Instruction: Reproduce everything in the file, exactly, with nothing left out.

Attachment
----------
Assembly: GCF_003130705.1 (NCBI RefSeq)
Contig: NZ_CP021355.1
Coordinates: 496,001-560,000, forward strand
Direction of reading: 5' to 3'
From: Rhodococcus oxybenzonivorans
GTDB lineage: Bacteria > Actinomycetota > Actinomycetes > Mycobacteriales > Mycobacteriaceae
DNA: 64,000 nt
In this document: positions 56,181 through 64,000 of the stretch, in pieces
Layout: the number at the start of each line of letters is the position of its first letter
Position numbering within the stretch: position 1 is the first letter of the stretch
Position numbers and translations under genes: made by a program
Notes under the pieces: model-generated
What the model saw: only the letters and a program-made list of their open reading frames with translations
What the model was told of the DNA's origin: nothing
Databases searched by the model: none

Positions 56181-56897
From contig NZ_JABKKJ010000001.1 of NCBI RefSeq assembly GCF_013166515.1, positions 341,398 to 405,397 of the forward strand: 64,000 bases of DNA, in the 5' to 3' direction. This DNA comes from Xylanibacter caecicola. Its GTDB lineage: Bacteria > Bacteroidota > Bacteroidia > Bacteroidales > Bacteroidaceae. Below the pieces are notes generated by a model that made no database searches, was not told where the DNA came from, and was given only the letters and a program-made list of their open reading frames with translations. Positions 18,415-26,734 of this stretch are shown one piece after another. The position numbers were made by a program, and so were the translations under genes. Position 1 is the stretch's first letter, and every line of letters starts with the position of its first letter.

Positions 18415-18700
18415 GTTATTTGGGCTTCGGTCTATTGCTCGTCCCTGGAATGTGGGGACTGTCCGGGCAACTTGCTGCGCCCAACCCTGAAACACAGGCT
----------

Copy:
Assembly: GCF_003130705.1 (NCBI RefSeq)
Contig: NZ_CP021355.1
Coordinates: 496,001-560,000, forward strand
Direction of reading: 5' to 3'
From: Rhodococcus oxybenzonivorans
GTDB lineage: Bacteria > Actinomycetota > Actinomycetes > Mycobacteriales > Mycobacteriaceae
DNA: 64,000 nt
In this document: positions 56,181 through 64,000 of the stretch, in pieces
Layout: the number at the start of each line of letters is the position of its first letter
Position numbering within the stretch: position 1 is the first letter of the stretch
Position numbers and translations under genes: made by a program
Notes under the pieces: model-generated
What the model saw: only the letters and a program-made list of their open reading frames with translations
What the model was told of the DNA's origin: nothing
Databases searched by the model: none

Positions 56181-56897
From contig NZ_JABKKJ010000001.1 of NCBI RefSeq assembly GCF_013166515.1, positions 341,398 to 405,397 of the forward strand: 64,000 bases of DNA, in the 5' to 3' direction. This DNA comes from Xylanibacter caecicola. Its GTDB lineage: Bacteria > Bacteroidota > Bacteroidia > Bacteroidales > Bacteroidaceae. Below the pieces are notes generated by a model that made no database searches, was not told where the DNA came from, and was given only the letters and a program-made list of their open reading frames with translations. Positions 18,415-26,734 of this stretch are shown one piece after another. The position numbers were made by a program, and so were the translations under genes. Position 1 is the stretch's first letter, and every line of letters starts with the position of its first letter.

Positions 18415-18700
18415 GTTATTTGGGCTTCGGTCTATTGCTCGTCCCTGGAATGTGGGGACTGTCCGGGCAACTTGCTGCGCCCAACCCTGAAACACAGGCT